I love romantic comedies, and these three are some of the best ever on film. For my money, rom coms haven't been the same since the 40s, when directors Preston Sturges, Ernst Lubitsch, Howard Hawks, Leo McCarey, Frank Capra, George Cukor and Mitchell Leisen were at the top of their game. To revisit the Golden Age of romantic comedy, all you need to do is tune in Turner Classic Movies beginning at 7 tonight.


  1. Such good news! Thanks for the alert. I'm a big fan of Preston Sturges and will be watching these. It's interesting how, along with the zest for fast-paced screwy comedy, he also had what I would call a sentimental streak -- it's there in "Sullivan's Travels," of course, but it also pops up unexpectedly at the very end of one of my favorites, "Unfaithfully Yours."

    But it doesn't really show up in "The Lady Eve" or "The Palm Beach Story." I thought I must have seen "Christmas in July," but your synopsis sounds unfamiliar so I must be thinking of something else. So I MUST catch that along with the other two. "The Palm Beach Story" is just indescribable, it's so goofy and unique. It's one of his two films I bought on DVD ("Unfaithfully Yours" is the other) so I can watch it any time.

  2. I have a Preston Sturges collection that includes Eve, Palm Beach and Christmas in July plus Sullivan's Travels, The Great McGinty and Hail the Conquering Hero. If you want a more complete set of Sturges, you need to add The Miracle of Morgan's Creek and Unfaithfully Yours, but that pretty much does it.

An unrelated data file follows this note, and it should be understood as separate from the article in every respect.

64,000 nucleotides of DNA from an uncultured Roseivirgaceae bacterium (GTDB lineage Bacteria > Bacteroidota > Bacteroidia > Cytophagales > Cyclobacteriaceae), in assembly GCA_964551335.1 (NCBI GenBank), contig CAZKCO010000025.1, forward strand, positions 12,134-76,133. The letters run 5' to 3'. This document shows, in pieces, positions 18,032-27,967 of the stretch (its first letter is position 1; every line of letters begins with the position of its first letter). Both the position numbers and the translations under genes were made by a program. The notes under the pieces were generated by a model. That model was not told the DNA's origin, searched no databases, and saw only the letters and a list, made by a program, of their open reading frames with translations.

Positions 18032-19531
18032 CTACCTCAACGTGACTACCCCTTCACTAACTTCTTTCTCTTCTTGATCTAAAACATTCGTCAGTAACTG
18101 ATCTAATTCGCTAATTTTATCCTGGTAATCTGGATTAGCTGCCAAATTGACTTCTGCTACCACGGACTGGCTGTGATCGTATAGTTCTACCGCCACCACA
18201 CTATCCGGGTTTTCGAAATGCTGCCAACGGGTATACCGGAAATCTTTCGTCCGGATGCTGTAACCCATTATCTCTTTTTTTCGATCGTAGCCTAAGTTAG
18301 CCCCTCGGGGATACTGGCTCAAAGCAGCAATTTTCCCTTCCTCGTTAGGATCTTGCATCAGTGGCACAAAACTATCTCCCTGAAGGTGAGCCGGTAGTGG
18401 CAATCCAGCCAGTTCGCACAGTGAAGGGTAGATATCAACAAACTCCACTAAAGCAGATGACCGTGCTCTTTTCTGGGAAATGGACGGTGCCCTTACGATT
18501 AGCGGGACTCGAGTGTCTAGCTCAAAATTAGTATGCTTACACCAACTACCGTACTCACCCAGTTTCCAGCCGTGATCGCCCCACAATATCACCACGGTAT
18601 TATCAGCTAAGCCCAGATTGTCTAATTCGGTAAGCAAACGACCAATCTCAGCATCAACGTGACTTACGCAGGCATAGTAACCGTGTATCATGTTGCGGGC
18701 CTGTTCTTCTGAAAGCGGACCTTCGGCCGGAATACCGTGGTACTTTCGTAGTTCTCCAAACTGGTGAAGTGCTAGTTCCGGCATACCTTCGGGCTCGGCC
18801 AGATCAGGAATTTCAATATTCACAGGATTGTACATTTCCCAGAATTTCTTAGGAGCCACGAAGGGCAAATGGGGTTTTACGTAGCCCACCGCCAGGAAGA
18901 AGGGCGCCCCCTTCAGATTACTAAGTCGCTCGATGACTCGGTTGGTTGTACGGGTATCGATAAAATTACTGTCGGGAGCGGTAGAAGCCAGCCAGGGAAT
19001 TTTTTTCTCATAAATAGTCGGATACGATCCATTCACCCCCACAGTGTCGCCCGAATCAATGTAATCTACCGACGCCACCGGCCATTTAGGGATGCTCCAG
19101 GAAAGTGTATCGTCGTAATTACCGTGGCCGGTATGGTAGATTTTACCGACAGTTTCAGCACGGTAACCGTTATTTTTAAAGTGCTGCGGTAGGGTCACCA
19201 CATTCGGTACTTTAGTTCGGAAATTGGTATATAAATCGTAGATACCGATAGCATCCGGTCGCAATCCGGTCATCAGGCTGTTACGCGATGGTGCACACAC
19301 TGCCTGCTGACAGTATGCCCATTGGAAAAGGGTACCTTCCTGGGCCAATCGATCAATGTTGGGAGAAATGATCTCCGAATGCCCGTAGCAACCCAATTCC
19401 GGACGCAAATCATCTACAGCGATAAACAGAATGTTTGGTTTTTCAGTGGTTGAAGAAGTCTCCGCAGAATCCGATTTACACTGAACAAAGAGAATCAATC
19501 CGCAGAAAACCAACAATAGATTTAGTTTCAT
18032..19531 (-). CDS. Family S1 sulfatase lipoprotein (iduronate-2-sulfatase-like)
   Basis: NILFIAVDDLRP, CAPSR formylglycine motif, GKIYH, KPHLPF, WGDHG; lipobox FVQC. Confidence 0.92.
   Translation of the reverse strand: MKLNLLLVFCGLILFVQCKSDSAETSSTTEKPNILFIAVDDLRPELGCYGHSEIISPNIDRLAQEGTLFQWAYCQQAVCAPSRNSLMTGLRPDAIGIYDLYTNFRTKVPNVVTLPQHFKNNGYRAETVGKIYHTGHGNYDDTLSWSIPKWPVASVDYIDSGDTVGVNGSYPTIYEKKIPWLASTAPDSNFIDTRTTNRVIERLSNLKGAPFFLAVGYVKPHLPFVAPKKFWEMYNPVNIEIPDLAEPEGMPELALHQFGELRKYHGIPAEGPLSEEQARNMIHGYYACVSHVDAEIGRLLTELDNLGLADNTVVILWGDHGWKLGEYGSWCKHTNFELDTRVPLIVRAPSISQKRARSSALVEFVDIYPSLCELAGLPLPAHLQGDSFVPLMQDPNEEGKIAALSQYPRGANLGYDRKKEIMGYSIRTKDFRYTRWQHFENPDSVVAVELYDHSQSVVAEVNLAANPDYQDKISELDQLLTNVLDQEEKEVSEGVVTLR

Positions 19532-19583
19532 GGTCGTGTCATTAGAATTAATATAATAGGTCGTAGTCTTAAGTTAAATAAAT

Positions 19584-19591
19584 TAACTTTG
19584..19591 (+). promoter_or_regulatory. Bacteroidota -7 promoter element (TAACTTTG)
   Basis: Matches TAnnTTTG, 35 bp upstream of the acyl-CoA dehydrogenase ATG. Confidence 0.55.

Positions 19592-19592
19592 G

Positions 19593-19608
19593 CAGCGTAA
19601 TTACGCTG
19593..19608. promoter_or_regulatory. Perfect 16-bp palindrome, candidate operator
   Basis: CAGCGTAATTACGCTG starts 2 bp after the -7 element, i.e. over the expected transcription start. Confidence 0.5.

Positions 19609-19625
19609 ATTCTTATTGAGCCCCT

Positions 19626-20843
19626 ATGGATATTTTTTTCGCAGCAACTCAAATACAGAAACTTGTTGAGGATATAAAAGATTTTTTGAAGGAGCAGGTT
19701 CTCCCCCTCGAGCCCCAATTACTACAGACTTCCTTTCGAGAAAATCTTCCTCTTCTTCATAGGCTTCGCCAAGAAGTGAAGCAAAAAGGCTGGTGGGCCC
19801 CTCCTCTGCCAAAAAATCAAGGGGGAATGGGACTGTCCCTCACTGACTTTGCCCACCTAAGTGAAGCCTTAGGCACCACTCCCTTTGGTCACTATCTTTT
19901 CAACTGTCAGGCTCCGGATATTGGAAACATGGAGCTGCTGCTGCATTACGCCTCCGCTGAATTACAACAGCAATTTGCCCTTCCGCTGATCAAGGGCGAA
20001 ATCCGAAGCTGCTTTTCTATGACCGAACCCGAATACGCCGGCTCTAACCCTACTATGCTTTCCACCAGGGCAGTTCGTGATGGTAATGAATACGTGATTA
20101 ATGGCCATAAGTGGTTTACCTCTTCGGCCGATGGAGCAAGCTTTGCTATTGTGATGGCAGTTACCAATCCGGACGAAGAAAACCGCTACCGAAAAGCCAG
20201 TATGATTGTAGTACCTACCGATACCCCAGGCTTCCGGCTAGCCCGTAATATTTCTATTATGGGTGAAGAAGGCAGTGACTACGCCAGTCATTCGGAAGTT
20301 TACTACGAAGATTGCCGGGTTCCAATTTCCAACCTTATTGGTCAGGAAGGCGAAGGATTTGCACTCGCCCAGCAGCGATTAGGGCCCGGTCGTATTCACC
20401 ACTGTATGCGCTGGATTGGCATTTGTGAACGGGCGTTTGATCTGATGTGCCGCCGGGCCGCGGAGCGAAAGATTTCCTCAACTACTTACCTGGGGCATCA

I love his mix of sweetness and snottiness. It's perfect for me.

  3. Oh, and Sullivan's Travels is awesome, too. Sturges had a knack for using leading ladies I don't normally like much (Veronica Lake, Betty Hutton) and making them ok. I always loved Barbara Stanwyck and Claudette Colbert, which is probably why Lady Eve and Palm Beach Story rise to the top, though.

  4. Totally agreement about his way of "redeeming" leading ladies I don't usually like. And the examples, too. Veronica Lake is terrific in "Sullivan's Travels" -- she does that understated kind of reactive work that I respect greatly. (For all I know, Sturges may have just ordered "don't do anything" -- but I don't care how it happened, it works.) And you know we are as one about Betty Hutton, but somehow she's just right for Trudy Kockenlocker.

  5. Big-time off-topic remark:

    I just turned on TCM to get ready, and they're showing "Hello, Dolly!" Which is one of those movies that by any real aesthetic standard, I should avoid -- it's way way overproduced, Michael Crawford is hard to endure, and Barbra Streisand is obviously miscast if we're to believe she's "coming back" to life after a long widowhood. (I wish I could be in Chicago right now to see Karen Ziemba play the part!)

    And yet I love this movie. It's big and colorful and tuneful, the dancing is enjoyably old-fashioned, the kids (EJ Peaker, Danny Lockin, Tommy Tune) are delightful, and Streisand herself is just magnetic. If all her movies except this one were permanently lost, as "Wall-E" suggested, people in the far future would understand why she was a star.

  6. The morning after: This was indeed my first viewing of "Christmas in July." One interesting parallel between it and my longtime fave "The Palm Beach Story" is that they both take place within a very narrow time frame:

    CiJ starts one evening, and if I'm calculating right concludes almost exactly 24 hours later, most of the action having happened within one day. TPBS take a bit longer, but not much. It falls into 3 acts: A morning in their apartment (with the Weenie King!); the train trip from NYC to Florida, which takes that day and most of the next; and the denouement in Florida, which may elide a day or so as we watch it but wraps up fast -- after the cast is finally all gathered together, one night is enough to call off the scam and finish the story. In fact I now recall what I always forget, how quickly "The Palm Beach Story" moves to its ending, not dragging out the lies or intrigue at all.